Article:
- The labour market remains strong, suggesting the slowdown in economic activity will prove temporary.
- May’s nonfarm payrolls rebounded to 280K up from 221K the previous month. The unemployment rate edged up to 5.5% from 5.4%.
- This is the last job market report before the June 17th FOMC meeting and therefore we expect it to shape the view of Fed officials in a meaningful way, supporting a rate hike in September 2015.
Job growth solid, report strong
Nonfarm employment increased 280K in May, up from 221K in April. This was higher than consensus of 226K. The details of the report were strong and suggests that the slowdown in momentum of the labour market in the first quarter was mainly due to temporary factors. March and April were revised upward by a cumulative 32K. The unemployment rate edged up to 5.5% from 5.4% the previous month as more people entered the labour market (397K).
Service-providing employment strong
Turning to the establishment survey, education and health added the most jobs at 74K, followed by professional business services at 63K. Construction saw some moderation in hiring increasing 17K compared to 35K the previous month. Manufacturing (including oil and gas) continue to show modest job gains, likely as a result of the impact of the strong dollar which affects the export manufacturing industry and the lower oil prices, which are taking their toll on the energy-related industry.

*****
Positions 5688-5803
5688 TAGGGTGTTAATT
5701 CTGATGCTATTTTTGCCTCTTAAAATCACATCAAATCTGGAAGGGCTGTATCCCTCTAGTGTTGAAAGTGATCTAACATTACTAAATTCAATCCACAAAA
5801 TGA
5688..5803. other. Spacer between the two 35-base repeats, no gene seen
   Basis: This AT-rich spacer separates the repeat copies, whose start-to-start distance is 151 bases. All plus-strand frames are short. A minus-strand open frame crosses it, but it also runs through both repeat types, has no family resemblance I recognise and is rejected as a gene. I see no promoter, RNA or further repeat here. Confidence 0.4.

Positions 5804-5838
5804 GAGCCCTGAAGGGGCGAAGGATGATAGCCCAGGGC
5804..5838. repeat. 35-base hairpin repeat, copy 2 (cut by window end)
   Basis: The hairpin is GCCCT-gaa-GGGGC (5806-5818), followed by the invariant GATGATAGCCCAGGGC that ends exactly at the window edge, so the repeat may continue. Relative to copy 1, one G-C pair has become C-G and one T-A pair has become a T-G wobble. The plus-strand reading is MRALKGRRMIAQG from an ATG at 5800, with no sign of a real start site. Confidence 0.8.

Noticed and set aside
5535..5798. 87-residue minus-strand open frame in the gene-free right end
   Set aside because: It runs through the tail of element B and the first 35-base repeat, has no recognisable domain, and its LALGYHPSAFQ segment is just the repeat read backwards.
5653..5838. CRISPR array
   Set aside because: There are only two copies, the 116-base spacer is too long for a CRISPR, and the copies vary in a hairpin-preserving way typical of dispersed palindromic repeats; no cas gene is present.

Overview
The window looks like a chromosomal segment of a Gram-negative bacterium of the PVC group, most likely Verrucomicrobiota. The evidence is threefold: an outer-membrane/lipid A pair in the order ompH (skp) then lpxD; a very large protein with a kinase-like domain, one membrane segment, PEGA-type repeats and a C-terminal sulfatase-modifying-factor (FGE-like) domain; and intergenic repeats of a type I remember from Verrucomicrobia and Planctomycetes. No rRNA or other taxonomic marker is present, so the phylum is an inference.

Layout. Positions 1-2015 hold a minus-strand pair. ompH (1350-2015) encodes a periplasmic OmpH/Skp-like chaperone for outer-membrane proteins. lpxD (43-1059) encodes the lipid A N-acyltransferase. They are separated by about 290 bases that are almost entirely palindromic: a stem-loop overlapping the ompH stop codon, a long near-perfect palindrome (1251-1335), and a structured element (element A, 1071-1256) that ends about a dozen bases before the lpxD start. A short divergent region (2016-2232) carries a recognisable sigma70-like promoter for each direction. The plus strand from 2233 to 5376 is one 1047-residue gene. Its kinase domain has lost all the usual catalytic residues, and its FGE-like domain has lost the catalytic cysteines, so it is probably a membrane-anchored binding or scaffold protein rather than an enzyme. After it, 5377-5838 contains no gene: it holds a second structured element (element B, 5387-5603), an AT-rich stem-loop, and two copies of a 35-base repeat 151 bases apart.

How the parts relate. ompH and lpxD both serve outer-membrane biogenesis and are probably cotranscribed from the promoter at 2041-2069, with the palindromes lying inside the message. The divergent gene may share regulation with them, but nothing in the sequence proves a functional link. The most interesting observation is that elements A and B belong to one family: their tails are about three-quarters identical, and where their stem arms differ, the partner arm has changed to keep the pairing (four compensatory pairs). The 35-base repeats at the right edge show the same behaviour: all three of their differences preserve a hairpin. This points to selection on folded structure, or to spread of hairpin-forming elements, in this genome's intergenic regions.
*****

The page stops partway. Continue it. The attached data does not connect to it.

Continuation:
Wage growth firming
Wage growth continued to pick up. Average hourly earnings increased 0.3% in May up from 0.1% the previous month. On a year-on-year basis, wage growth was 2.3%, edging up from 2.2% the previous month. Other measures of wage growth including unit labour costs and the employment cost index have been trending upwards more convincingly. We think that wages will continue to strengthen as the labour market tightens further.
FOMC should prepare for liftoff in next meeting
For the Fed we judge that this report will give more confidence to the FOMC that the economy is on the right track, setting the scene for a rate hike in September. This is the last job market report before the June 17th FOMC meeting and therefore we expect it to shape the view of Fed officials in a meaningful way. In general, FOMC members, according to the minutes, see labour market conditions improving.
Chair Yellen in her most recent intervention has said that if the labour market strengthening is confirmed and inflation readings continue to improve, liftoff would likely come before the end of the year. We think the labour market will improve further.
Other labour market indicators broadly improving
The Fed looks at a large set of indicators to determine the health of the labour market. The number of job openings has risen impressively, while more workers are quitting their jobs, signalling confidence in the ability to find a new job. Meanwhile jobless claims, measuring unemployment benefits, continue trending at historical lows. In the past few months, the participation rate is improving at a snail pace, increasing to 62.9% from 62.8%. We think that demographic forces are exerting downward pressure on the participation rate, so this slight improvement could be seen as a cyclical increase.